Although there is some damage to the piece, the colours are exquisitely preserved, and the figures are in classic Byzantine style, reminiscent of the famous mosaics in Ravenna.

gunthertuch gunthertuch2

Clearly the best way to preserve textiles is to bury them in a cathedral for 1,000 years!

On a lighter note, here’s a photo of some lace Lederhosen I spied in a shop window – rather more delicate than the real thing. :-)

lace lederhosen

Ecoprinting with eucalyptus

My neighbour Len three doors down has a very large eucalyptus tree in his garden. I kept meaning to ask if I could go and “prune” some cuttings, but I don’t see him very often (it’s like that in London!).

But I came home one day a few months ago to find a landscape gardener’s truck parked on the road filled with various branches and cuttings, including eucalyptus! There was no-one around to ask (it was lunchtime), so I salvaged an armful of eucalyptus – and it’s been sitting on my front porch ever since.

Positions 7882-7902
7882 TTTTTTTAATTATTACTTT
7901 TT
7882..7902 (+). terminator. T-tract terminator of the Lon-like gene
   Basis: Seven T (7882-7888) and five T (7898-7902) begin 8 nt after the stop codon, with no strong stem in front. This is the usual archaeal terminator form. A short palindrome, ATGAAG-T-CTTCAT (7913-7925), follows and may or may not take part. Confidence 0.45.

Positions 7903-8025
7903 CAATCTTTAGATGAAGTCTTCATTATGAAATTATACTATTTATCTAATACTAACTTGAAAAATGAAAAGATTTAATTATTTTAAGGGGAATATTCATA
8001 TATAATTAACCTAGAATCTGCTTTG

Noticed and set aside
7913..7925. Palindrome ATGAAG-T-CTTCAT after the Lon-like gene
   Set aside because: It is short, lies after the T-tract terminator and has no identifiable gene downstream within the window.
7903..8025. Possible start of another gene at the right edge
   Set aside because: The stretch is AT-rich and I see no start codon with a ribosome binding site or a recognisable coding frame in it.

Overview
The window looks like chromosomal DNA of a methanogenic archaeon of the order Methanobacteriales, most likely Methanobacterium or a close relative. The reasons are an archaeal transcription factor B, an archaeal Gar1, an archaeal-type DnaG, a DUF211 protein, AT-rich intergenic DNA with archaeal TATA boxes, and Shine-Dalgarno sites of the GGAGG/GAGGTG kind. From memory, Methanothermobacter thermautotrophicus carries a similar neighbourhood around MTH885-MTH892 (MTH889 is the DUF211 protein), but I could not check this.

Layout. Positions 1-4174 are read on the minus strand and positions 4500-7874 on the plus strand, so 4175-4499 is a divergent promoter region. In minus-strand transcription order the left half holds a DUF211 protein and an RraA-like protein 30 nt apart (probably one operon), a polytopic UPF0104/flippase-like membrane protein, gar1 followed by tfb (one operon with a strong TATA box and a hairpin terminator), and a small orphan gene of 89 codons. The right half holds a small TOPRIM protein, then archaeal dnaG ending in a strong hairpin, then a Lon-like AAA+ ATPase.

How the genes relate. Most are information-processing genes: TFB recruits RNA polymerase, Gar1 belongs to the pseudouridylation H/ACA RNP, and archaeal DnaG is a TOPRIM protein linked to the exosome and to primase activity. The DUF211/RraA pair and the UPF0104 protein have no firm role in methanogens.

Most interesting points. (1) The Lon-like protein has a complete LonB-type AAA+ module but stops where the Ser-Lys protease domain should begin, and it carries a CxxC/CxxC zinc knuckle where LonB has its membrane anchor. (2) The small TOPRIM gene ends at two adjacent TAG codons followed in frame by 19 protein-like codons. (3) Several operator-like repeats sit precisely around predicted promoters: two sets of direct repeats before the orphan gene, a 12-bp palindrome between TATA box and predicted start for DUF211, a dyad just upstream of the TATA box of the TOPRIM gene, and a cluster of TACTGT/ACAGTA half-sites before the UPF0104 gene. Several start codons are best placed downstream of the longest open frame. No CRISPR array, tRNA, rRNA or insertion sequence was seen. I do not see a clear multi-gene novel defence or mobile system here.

For those of you who have never done any ecoprinting, eucalyptus is one of the easiest plants to work with. It doesn’t need a mordant, prints on pretty much anything (including plastic!), and, as a bonus, fills the house with a lovely smell while “cooking”. :-)

So last week I finally got round to using some of it for ecoprinting. I started with a cream wool scarf, which gave some very strong prints.

scarf with eucalyptus ecoprints

As they were so strong, I wondered whether the prints would still show if I overdyed with indigo. I hummed and ha-ed and took a mini straw poll on Instagram, where there was a slight majority in favour of leaving it as it was.